The U.S. government will let top chipmakers Samsung, SK Hynix, and TSMC keep and expand their existing memory and logic fabs in China, according to a report from the Wall Street Journal that cites an official from the U.S. Department of Commerce. If the information is correct, then the three companies will be able to purchase new fab tools from U.S.-based makers for their Chinese fabs, but there is a catch.
Alan Estevez, undersecretary of the Department of Commerce for industry and security, revealed plans for the administration to continue current waivers for the South Korean and Taiwanese chipmakers relating to the latest U.S. export control rules designed to constrain capabilities of the Chinese semiconductor industry. These waivers, originally granted last October, were due to expire this October.
The confirmation was given by Estevez during a discussion with the Semiconductor Industry Association stating the waivers are projected to persist for the ‘foreseeable future,’ according to those present at the discussion. However, the Commerce Department chose to withhold any additional remarks on this matter.
Manufacturers of wafer fab equipment (WFE) from the U.S. must obtain an export license from the Department of Commerce before exporting tools capable of producing logic chips with non-planar transistors on nodes measuring 10nm/14nm/16nm or smaller, 3D NAND chips featuring 128 or more layers, and DRAM ICs with a half-pitch of 18nm or less to customers in China.
Chipmakers like Samsung, SK Hynix, and TSMC have to upgrade their fabs often to keep their products competitive. All three received waivers from the U.S. government allowing them to export necessary production equipment to China from October 2022 to October 2023. with a possibility to extend their waivers for another year. Apparently, the U.S. government is now willing to allow Samsung, SK Hynix, and TSMC to get American wafer fab tools for their semiconductor production facilities in China beyond October, 2024.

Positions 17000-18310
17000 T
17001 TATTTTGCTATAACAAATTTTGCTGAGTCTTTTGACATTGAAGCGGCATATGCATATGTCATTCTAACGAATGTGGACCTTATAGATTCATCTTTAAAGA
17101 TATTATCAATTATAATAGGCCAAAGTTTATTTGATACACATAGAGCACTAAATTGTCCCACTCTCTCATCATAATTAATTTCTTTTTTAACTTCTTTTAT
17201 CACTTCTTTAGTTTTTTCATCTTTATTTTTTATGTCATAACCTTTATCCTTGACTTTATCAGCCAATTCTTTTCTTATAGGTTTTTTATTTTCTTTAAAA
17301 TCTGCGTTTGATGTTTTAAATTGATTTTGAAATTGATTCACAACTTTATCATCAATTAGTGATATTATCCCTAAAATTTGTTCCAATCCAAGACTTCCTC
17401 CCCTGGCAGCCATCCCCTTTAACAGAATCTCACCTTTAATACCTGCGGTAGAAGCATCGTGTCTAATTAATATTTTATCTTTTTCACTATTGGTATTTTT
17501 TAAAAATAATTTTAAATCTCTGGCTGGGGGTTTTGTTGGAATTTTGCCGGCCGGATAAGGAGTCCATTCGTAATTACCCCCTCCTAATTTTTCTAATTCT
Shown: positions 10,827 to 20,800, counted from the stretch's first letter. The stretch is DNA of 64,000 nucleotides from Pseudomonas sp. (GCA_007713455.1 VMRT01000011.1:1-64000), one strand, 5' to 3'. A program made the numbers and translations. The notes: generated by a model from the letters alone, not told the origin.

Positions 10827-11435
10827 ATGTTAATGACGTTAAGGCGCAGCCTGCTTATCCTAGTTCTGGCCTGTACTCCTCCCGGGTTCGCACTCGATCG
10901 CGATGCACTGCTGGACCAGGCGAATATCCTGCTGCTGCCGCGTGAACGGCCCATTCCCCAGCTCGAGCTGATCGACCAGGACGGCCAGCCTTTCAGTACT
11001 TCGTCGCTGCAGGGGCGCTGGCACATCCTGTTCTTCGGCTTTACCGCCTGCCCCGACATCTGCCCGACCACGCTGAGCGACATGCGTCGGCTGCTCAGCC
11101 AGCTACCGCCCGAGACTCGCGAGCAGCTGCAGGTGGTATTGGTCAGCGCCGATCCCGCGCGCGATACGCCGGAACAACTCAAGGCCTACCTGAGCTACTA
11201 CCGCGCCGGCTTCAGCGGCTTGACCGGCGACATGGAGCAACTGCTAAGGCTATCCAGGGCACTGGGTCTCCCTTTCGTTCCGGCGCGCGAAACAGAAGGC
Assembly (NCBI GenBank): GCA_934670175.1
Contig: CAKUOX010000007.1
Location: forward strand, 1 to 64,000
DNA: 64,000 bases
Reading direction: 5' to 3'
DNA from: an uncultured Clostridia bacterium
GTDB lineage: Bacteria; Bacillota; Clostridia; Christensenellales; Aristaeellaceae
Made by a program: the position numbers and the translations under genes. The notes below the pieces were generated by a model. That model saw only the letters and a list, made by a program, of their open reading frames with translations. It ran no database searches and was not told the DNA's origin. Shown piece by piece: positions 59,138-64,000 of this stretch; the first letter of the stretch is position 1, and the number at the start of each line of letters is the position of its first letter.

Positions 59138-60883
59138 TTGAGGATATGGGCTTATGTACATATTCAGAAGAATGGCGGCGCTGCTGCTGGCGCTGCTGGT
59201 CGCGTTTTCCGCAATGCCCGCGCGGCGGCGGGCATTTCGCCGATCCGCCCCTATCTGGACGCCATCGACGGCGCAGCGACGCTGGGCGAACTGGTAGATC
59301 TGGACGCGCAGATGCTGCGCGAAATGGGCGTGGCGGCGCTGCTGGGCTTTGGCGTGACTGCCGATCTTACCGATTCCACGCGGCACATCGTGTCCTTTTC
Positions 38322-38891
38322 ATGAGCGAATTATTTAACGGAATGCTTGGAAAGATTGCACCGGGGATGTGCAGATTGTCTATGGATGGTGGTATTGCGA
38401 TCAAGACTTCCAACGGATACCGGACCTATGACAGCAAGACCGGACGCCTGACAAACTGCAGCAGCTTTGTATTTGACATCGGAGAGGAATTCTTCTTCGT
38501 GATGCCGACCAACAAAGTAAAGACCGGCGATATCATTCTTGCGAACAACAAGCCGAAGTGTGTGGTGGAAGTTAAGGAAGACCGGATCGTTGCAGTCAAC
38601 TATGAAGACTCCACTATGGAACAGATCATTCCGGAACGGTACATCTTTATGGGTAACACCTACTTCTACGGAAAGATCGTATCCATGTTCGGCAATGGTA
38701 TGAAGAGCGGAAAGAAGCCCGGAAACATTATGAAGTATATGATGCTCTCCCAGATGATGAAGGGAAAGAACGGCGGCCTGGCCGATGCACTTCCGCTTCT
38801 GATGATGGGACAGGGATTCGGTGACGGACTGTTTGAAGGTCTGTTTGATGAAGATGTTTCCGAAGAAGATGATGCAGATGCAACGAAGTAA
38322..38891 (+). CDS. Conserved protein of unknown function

But let’s get to that catch. The conditions for receiving state funding under the U.S. CHIPS and Science Act will prohibit beneficiary companies from investing in their fabs located in China. This policy could profoundly impact international firms like Samsung, SK Hynix, and TSMC, which operate significant facilities in China and are prospective applicants for the U.S. funding. Should any of those companies obtain CHIPS money, they will not be able to invest in expansion or upgrades of their fabs in China for 10 years, according to the current terms.
At present, SK Hynix is the sole producer of DRAM in China. It is unclear which production technologies it uses there. Both Samsung and SK Hynix fabricate 3D NAND in China using their 128-layer process, according to TrendForce. Meanwhile, TSMC’s Fab 16 in Nanjing, Jiangsu Province, China, produces chips on the company’s 16nm FinFET nodes.
For now, 16nm FinFET and 128-layer 3D NAND fabrication processes are competitive. But at some point, they are going to become obsolete and if chipmakers there cannot invest in upgrades of their Chinese fabs in accordance with their agreements with the U.S. government, they will have to make strategic decisions about them if the terms of the grants under the CHIPS act do not change.